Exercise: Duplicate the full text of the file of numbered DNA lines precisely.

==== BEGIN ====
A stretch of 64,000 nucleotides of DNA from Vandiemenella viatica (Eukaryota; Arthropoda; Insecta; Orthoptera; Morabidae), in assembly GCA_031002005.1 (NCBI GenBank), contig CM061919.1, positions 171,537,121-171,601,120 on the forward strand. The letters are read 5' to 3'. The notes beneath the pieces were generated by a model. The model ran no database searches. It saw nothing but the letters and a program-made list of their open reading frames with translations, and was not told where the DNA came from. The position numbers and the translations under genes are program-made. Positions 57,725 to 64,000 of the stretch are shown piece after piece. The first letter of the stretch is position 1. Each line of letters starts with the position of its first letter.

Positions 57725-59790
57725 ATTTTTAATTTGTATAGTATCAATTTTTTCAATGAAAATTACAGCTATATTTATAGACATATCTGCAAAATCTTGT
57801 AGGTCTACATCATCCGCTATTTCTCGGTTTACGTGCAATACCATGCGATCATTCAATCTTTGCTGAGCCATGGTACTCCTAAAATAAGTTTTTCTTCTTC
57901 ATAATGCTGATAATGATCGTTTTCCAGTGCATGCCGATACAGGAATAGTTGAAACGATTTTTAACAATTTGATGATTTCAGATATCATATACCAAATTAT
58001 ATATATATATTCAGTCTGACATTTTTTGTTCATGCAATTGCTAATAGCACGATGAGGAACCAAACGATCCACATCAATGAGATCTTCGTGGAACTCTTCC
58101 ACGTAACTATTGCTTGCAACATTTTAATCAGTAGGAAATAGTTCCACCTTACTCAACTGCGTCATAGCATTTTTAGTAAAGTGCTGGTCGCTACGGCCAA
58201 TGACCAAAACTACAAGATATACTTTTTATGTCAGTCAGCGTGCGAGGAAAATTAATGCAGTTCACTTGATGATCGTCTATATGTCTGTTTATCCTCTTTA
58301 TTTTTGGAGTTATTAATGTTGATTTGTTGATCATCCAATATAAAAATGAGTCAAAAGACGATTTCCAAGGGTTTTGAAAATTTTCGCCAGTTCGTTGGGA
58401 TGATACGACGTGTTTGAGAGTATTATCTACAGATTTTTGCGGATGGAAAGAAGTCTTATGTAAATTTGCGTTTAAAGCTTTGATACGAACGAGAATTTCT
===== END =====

A stretch of 64,000 nucleotides of DNA from Vandiemenella viatica (Eukaryota; Arthropoda; Insecta; Orthoptera; Morabidae), in assembly GCA_031002005.1 (NCBI GenBank), contig CM061919.1, positions 171,537,121-171,601,120 on the forward strand. The letters are read 5' to 3'. The notes beneath the pieces were generated by a model. The model ran no database searches. It saw nothing but the letters and a program-made list of their open reading frames with translations, and was not told where the DNA came from. The position numbers and the translations under genes are program-made. Positions 57,725 to 64,000 of the stretch are shown piece after piece. The first letter of the stretch is position 1. Each line of letters starts with the position of its first letter.

Positions 57725-59790
57725 ATTTTTAATTTGTATAGTATCAATTTTTTCAATGAAAATTACAGCTATATTTATAGACATATCTGCAAAATCTTGT
57801 AGGTCTACATCATCCGCTATTTCTCGGTTTACGTGCAATACCATGCGATCATTCAATCTTTGCTGAGCCATGGTACTCCTAAAATAAGTTTTTCTTCTTC
57901 ATAATGCTGATAATGATCGTTTTCCAGTGCATGCCGATACAGGAATAGTTGAAACGATTTTTAACAATTTGATGATTTCAGATATCATATACCAAATTAT
58001 ATATATATATTCAGTCTGACATTTTTTGTTCATGCAATTGCTAATAGCACGATGAGGAACCAAACGATCCACATCAATGAGATCTTCGTGGAACTCTTCC
58101 ACGTAACTATTGCTTGCAACATTTTAATCAGTAGGAAATAGTTCCACCTTACTCAACTGCGTCATAGCATTTTTAGTAAAGTGCTGGTCGCTACGGCCAA
58201 TGACCAAAACTACAAGATATACTTTTTATGTCAGTCAGCGTGCGAGGAAAATTAATGCAGTTCACTTGATGATCGTCTATATGTCTGTTTATCCTCTTTA
58301 TTTTTGGAGTTATTAATGTTGATTTGTTGATCATCCAATATAAAAATGAGTCAAAAGACGATTTCCAAGGGTTTTGAAAATTTTCGCCAGTTCGTTGGGA
58401 TGATACGACGTGTTTGAGAGTATTATCTACAGATTTTTGCGGATGGAAAGAAGTCTTATGTAAATTTGCGTTTAAAGCTTTGATACGAACGAGAATTTCT